CIERP analyzes critical global environmental problems through an interdisciplinary approach. We identify underlying scientific, social, economic, and technological dimensions of these issues, and then use multiple tools to find effective, sustainable solutions, drawing on fields that include international law, political science, and economics. Our work is empirical, inductive, and grounded in theory. CIERP also studies the evolution of international negotiations and agreements on environment and resource issues.
Our work includes:
- Scholarly research for the international academic community;
- Policy research that evaluates current programs or proposes new approaches; and
- Applied policy development in collaboration with government agencies, the private sector, and international NGOs.
Explore our areas of research below:
The energy sector poses enormous challenges and opportunities for world leaders today. At CIERP, we cultivate policy-relevant knowledge to address energy- related challenges and opportunities. We focus on policy for energy innovation, climate change, energy security, energy access, and sustainable prosperity.
We study which energy and climate policies work, which don't, and why. in policy contexts around the world. CPL serves as a virtual lab for international comparative policy analysis, conducting rigorous evidence-based research to provide rapid and concrete answers to questions posed by policymakers.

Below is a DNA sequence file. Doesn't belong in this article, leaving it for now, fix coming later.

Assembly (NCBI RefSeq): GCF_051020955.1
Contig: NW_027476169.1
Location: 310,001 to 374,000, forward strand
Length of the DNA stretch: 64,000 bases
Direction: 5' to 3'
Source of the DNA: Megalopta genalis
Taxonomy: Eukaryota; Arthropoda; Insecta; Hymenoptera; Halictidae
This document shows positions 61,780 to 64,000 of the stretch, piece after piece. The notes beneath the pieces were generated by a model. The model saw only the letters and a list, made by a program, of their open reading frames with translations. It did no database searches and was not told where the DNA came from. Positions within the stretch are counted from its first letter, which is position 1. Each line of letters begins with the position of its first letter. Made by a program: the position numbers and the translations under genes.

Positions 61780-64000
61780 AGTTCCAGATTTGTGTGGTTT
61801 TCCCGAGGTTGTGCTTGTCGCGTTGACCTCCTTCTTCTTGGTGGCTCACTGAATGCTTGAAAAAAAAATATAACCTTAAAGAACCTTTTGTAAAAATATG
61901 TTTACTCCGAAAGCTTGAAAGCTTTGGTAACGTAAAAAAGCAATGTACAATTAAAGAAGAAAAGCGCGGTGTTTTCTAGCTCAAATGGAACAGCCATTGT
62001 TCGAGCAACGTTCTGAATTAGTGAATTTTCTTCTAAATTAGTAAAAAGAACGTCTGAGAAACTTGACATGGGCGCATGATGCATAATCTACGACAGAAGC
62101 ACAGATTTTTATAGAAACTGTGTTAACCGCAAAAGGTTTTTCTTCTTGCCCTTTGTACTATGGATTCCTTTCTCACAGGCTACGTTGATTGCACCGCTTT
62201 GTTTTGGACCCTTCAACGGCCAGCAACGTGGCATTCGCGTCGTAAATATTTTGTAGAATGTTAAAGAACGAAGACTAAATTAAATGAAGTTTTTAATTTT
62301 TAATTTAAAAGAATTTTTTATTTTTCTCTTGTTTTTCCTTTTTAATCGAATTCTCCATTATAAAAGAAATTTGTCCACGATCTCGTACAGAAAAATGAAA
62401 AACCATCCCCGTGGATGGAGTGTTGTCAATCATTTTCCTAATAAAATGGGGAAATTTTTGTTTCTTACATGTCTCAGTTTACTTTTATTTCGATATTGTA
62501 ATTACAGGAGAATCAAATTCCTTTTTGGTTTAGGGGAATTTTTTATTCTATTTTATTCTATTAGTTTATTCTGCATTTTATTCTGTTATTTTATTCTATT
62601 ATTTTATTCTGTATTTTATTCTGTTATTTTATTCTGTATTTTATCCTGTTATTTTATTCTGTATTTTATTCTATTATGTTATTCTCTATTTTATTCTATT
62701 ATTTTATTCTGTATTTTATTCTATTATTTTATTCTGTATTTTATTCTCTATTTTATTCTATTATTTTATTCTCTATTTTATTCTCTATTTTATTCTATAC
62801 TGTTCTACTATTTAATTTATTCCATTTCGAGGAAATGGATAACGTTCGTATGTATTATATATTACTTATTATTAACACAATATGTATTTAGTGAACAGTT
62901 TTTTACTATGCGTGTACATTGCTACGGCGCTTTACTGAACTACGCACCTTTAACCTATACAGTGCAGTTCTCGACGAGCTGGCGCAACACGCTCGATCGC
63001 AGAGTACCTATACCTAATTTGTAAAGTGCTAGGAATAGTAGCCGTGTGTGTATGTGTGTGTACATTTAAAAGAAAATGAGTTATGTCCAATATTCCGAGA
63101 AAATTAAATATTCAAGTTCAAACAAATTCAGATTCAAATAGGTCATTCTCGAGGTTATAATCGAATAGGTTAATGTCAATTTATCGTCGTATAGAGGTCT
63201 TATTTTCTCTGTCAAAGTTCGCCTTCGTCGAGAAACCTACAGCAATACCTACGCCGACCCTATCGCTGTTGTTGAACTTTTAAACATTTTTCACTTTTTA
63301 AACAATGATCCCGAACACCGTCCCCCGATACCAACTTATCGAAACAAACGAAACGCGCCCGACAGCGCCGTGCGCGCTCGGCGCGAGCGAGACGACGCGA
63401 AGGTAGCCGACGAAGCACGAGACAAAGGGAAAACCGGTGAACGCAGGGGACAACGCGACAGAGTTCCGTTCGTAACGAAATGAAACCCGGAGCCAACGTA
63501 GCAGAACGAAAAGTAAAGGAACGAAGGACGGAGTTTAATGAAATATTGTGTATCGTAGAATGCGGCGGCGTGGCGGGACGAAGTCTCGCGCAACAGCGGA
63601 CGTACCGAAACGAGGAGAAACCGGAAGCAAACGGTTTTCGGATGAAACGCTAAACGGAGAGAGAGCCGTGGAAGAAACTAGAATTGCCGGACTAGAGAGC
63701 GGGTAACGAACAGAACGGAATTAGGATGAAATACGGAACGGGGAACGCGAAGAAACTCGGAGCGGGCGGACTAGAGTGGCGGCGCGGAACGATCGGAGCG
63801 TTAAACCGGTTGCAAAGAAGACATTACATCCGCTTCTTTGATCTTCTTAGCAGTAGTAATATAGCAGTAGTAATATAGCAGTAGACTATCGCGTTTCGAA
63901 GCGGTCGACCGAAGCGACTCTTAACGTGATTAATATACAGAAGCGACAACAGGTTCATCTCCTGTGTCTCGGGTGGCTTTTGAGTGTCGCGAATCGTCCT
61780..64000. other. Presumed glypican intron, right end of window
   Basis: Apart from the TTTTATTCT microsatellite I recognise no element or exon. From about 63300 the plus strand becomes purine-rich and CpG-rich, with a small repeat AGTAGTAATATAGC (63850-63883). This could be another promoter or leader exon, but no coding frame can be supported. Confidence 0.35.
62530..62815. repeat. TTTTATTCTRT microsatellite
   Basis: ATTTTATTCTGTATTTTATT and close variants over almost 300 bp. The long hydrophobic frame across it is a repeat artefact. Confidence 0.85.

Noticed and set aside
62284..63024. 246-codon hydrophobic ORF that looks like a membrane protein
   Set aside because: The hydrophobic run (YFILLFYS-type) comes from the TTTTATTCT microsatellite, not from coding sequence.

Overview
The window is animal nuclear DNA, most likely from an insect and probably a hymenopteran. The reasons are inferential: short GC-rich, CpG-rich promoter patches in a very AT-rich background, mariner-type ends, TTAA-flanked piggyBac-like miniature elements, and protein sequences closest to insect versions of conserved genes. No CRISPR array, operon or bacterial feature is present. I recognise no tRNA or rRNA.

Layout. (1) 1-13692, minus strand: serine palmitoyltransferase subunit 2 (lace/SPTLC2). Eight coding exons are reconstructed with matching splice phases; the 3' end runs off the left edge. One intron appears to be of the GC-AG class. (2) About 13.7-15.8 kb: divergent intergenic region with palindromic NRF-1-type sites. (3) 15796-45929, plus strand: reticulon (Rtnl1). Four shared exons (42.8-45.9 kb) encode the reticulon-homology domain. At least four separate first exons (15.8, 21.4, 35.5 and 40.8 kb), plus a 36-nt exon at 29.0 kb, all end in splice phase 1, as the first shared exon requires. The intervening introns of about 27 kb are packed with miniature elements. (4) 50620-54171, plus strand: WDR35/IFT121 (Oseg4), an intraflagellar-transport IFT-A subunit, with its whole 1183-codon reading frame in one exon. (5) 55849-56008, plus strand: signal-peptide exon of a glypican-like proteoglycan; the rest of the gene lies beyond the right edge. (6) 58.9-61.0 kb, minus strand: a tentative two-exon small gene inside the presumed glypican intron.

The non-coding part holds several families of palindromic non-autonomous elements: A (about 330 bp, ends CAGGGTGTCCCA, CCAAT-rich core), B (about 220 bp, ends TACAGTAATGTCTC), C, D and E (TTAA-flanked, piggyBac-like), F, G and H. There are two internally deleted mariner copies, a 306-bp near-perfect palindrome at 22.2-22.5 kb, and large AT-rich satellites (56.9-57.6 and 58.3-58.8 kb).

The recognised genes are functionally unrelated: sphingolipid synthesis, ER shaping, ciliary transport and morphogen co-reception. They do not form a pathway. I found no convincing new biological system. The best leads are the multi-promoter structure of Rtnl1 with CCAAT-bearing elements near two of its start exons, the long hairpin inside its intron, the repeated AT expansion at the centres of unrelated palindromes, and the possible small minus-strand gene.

At CIERP, we develop new models that promote both environmental protection and economic development based on the assertion that the two are an interrelated and inseparable mechanism to promote human well-being. We work to understand this relationship by quantifying the value of environmental goods and services and evaluating the impact of environmental policies.
CIERP seeks to understand the impact of information technology on the agriculture sector particularly in sub-Saharan Africa. We collaborate with NGOs and governments to understand the barriers and conduct impact evaluations on the adoption of agricultural technologies, as well as design different interventions to address these barriers.
Research in this areas examines international negotiation processes and governance mechanisms needed to address an ever expanding set of sustainable development challenges. Such challenges require new modes of stakeholder engagement and institutions that can operate at the intersection of human-environment systems.
We analyze the system of global governance itself through the lens of sustainable development, and investigate with this project how alliances/coalitions can mobilize to create sustainable global governance.
Research in this areas spans international water policy and management, cooperation and conflict over shared surface and groundwaters, and the connections between marine ecosystems and international security.
The Fletcher School’s Shared Waters Lab at Tufts University is a research initiative that works to explore the complexities surrounding cooperation over freshwater resources that transect or define boundaries, with the aim to promote and encourage effective cooperative processes that are equitable and sustainable.